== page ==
Monday, January 18, 2010

Movie Review: The Lovely Bones

The Lovely Bones *** ½
Directed by:
Peter Jackson.
Written By: Fran Walsh & Philippa Boyens & Peter Jackson based on the novel by Alice Sebold.
Starring: Saoirse Ronan (Susie Salmon), Mark Wahlberg (Jack Salmon), Rachel Weisz (Abigail Salmon), Stanley Tucci (George Harvey), Susan Sarandon (Grandma Lynn), Rose McIver (Lindsey Salmon), Nikki SooHoo (Holly), Michael Imperioli (Len Fenerman), Reece Ritchie (Ray Singh), Carolyn Dando (Ruth).

To viewers who have only become familiar with director Peter Jackson in the last decade, The Lovely Bones will seem like a departure. This was the man after all who directed The Lord of the Rings movies and King Kong, and this movie is the story of a 14 year old girl who is murdered, and then watches her family and her killer from her perch somewhere between earth and heaven. The world she inhabits can be a dream world, but it can also be a nightmare. But for viewers who have followed Jackson’s career for a long time, they will know that this is a return of sorts to the same type of material as his 1994 breakthrough film Heavenly Creatures (which also introduced the world to the talents of Melanie Lynsky and Kate Winslet). That film was about the abnormally close relationship between two teenage girls that veered off into fantasy, and eventually lead them to murder. Jackson’s new film has the same sort of feeling as that one did.

The Lovely Bones take place in a suburb town in 1970s Pennsylvania. The first 20 minutes or so sets up the Salmon family. Father Jack (Mark Wahlberg) is a loving man, and an accountant, and his wife Abigail is a stay at home mother who worries about her kids. The eldest daughter is Susie (Saorise Ronan), who has a crush on a boy, and is going through the early stages of adolescence. She has two siblings, most notably younger sister Lindsay (Rose McIver). Things seem to be going well in their family. Then one day walking home from school through the corn field, Susie is approached my Mr. Harvey (Stanley Tucci), her neighbor from down the street. He has something he wants to show her, and although initially reluctant, she follows him down into an underground bunker. She is never seen alive again. The days turn into weeks, turn into months, turn into years, and Susie’s body is never found. Jack throws himself into the investigation, bugging the police constantly with his new theories. Abigail is a wreck who eventually cannot take the pressure anymore. Grandma Lynn (Susan Sarandon) comes to help out, but she has spent her life avoiding this kind of responsibility. Lindsay is also drawn into the case, and starts to notice the creepy Mr. Harvey looking at her.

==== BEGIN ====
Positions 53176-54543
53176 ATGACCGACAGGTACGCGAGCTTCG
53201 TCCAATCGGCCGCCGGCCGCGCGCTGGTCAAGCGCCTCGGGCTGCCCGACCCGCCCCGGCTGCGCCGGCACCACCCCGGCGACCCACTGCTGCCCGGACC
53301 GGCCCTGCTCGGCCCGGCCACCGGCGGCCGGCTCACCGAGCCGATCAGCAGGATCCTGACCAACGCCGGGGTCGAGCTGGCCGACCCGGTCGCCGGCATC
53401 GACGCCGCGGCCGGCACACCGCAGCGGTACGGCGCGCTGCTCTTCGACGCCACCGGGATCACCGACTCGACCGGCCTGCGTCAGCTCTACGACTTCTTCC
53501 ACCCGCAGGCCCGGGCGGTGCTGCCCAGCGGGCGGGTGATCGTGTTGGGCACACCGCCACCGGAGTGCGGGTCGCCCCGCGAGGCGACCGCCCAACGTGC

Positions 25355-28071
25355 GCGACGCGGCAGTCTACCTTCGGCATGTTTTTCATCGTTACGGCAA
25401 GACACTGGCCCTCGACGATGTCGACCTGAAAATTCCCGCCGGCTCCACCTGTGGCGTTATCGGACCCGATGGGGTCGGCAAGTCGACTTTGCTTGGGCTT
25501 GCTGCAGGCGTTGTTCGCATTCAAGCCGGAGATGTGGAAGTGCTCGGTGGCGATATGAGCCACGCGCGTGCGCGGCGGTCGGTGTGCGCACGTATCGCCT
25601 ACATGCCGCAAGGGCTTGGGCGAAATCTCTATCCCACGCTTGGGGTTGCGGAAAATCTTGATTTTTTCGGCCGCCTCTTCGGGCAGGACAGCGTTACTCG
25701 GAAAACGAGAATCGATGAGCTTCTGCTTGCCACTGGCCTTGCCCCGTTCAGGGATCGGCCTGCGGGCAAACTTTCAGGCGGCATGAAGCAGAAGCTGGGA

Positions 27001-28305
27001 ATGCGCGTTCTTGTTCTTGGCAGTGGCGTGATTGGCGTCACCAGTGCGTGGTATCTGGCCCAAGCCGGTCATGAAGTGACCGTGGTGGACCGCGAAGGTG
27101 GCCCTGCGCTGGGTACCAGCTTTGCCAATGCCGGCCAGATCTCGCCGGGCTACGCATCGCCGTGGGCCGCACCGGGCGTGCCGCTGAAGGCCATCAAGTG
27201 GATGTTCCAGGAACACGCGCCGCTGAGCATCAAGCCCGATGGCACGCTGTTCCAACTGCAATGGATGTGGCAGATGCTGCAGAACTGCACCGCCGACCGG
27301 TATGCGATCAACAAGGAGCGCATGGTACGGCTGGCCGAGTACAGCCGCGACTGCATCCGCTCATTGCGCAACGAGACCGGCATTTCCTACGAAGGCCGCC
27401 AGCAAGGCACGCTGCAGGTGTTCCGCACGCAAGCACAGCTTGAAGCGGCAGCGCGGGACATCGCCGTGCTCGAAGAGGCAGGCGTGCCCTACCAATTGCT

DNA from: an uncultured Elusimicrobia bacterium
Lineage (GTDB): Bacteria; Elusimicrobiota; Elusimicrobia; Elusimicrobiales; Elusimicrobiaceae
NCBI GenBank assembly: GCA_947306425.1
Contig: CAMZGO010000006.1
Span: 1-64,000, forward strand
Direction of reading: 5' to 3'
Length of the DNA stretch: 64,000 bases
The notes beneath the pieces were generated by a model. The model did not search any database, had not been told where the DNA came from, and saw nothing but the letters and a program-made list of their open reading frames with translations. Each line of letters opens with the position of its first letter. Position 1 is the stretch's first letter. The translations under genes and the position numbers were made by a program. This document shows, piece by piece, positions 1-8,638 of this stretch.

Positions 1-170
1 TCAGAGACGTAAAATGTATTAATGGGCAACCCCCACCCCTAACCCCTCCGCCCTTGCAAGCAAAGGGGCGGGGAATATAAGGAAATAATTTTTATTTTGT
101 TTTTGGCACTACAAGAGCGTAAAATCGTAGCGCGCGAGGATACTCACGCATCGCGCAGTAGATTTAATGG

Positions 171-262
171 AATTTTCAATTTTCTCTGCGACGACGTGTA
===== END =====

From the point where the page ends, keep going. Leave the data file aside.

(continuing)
Jackson has crafted the film with the same sort of attention to detail that has marked all of his work. The cinematography by Andrew Lesnie is colorful and brilliant – whether it’s evoking a dream, a nightmare or reality, the film is amazing to look at. This is aided by the pitch perfect art direction and costume design that let you know you are in the 1970s without drilling it into your dead or mocking. The sound design, highlighted by Brian Eno’s emotional, evocative score, and some incredibly tense moments (that floorboard creaking is one of the most memorable sounds of the year) is also top notch. The special effects are used to enhance the story, not replace it. In short, this is another great directorial achievement for Jackson.

The film is anchored – given a real heart – by two of the best performances of the year. Saorise Ronan has a nearly impossible role, and plays it brilliantly. Surrounded by special effects for most of her performance, she is still able to make a complete, realistic character out of Susie. In the two years since her Oscar nominated turn in Atonement, Ronan has simply gotten better. The other great performance is by Tucci as the child murderer Harvey. A lot of credit has to go to the make-up and costume department, who make Tucci look creepier than I have ever seen him, but this is just the surface of his performance. He transforms his voice into a lower, guttural sounding one, where you can tell something is not quite right about this guy, but cannot place your finger on it.

The problem with the film is in the other characters and performances – mainly because their roles are underwritten (just as they were in the Alice Sebold novel upon which the film is based). Mark Wahlberg is probably most successful – making his obsession equal parts grief, love, anger and frustration. Newcomer Rose McIver is also wonderful as Lindsay – with her wide open, innocent face; she does precisely what is required of her. Less successful is Rachel Weisz, who once again is given little to do other than cry her way through the movie. She’s a good crier to be sure, but she needed something else to give her performance weight. Susan Sarandon is a hoot as Grandma Lynn, but it’s a one note performance, and the type of role that Sarandon seems to play all too often lately – someone give her a great role again already!

This is a problem for the movie as a whole. It is not as strongly written as it should have been. Alice Sebold’s novel, despite being a huge bestseller, had some major flaws in it, and the film does little to correct these. The story takes some weird turns that don’t feel genuine, and many characters are simply glossed over. It keeps the film from becoming the true great film it should be. But overall, The Lovely Bones is one of the more interesting films of the year – gorgeous and involving in equal measure. It deserves a lot more praise that it has been receiving so far.

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